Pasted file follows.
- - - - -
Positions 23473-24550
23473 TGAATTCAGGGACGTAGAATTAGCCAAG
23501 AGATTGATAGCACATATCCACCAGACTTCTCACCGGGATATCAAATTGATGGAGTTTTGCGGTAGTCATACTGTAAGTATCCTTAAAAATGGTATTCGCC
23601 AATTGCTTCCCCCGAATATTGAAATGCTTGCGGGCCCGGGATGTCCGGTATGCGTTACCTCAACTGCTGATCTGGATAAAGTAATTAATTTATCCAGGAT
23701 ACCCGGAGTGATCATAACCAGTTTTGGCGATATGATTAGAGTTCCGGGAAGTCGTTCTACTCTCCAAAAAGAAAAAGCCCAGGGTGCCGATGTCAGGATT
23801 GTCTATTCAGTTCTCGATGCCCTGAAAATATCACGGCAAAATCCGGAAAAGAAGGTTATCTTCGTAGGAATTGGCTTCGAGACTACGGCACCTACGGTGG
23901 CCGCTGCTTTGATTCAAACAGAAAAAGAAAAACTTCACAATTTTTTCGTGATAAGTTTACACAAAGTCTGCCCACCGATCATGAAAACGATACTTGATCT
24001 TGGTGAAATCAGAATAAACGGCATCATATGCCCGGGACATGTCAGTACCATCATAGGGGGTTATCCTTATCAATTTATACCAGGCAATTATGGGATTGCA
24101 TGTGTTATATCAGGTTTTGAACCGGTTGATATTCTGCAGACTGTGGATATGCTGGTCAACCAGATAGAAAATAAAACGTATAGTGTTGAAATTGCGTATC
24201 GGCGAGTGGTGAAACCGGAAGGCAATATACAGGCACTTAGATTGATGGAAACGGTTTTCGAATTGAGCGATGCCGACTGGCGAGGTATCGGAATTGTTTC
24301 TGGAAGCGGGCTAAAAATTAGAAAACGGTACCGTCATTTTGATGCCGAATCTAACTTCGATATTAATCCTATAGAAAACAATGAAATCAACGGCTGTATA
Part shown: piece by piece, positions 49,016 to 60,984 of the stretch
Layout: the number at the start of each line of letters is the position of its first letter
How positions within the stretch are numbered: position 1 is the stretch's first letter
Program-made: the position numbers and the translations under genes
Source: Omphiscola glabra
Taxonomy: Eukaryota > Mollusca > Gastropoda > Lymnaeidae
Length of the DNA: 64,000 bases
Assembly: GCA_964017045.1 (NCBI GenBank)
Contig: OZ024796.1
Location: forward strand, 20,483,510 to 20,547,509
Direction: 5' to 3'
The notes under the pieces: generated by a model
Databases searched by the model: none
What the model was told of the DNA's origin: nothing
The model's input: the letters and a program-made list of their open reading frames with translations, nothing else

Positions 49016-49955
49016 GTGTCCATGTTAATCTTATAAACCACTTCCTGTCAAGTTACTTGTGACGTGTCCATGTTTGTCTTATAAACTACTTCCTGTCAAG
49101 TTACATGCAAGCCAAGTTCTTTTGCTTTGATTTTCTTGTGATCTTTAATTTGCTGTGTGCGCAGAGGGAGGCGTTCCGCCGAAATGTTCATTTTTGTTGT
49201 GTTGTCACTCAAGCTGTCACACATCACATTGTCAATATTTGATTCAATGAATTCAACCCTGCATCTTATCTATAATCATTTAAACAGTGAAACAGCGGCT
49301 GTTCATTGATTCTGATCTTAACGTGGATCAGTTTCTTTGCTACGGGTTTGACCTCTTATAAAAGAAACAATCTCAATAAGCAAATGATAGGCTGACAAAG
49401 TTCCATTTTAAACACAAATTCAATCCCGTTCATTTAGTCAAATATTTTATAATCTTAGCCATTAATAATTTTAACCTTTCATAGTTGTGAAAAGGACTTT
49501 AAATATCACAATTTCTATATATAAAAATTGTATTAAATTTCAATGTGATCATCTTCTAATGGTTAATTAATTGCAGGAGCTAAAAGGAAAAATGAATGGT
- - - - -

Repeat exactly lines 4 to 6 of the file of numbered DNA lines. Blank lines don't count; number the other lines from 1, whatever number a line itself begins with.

23601 AATTGCTTCCCCCGAATATTGAAATGCTTGCGGGCCCGGGATGTCCGGTATGCGTTACCTCAACTGCTGATCTGGATAAAGTAATTAATTTATCCAGGAT
23701 ACCCGGAGTGATCATAACCAGTTTTGGCGATATGATTAGAGTTCCGGGAAGTCGTTCTACTCTCCAAAAAGAAAAAGCCCAGGGTGCCGATGTCAGGATT
23801 GTCTATTCAGTTCTCGATGCCCTGAAAATATCACGGCAAAATCCGGAAAAGAAGGTTATCTTCGTAGGAATTGGCTTCGAGACTACGGCACCTACGGTGG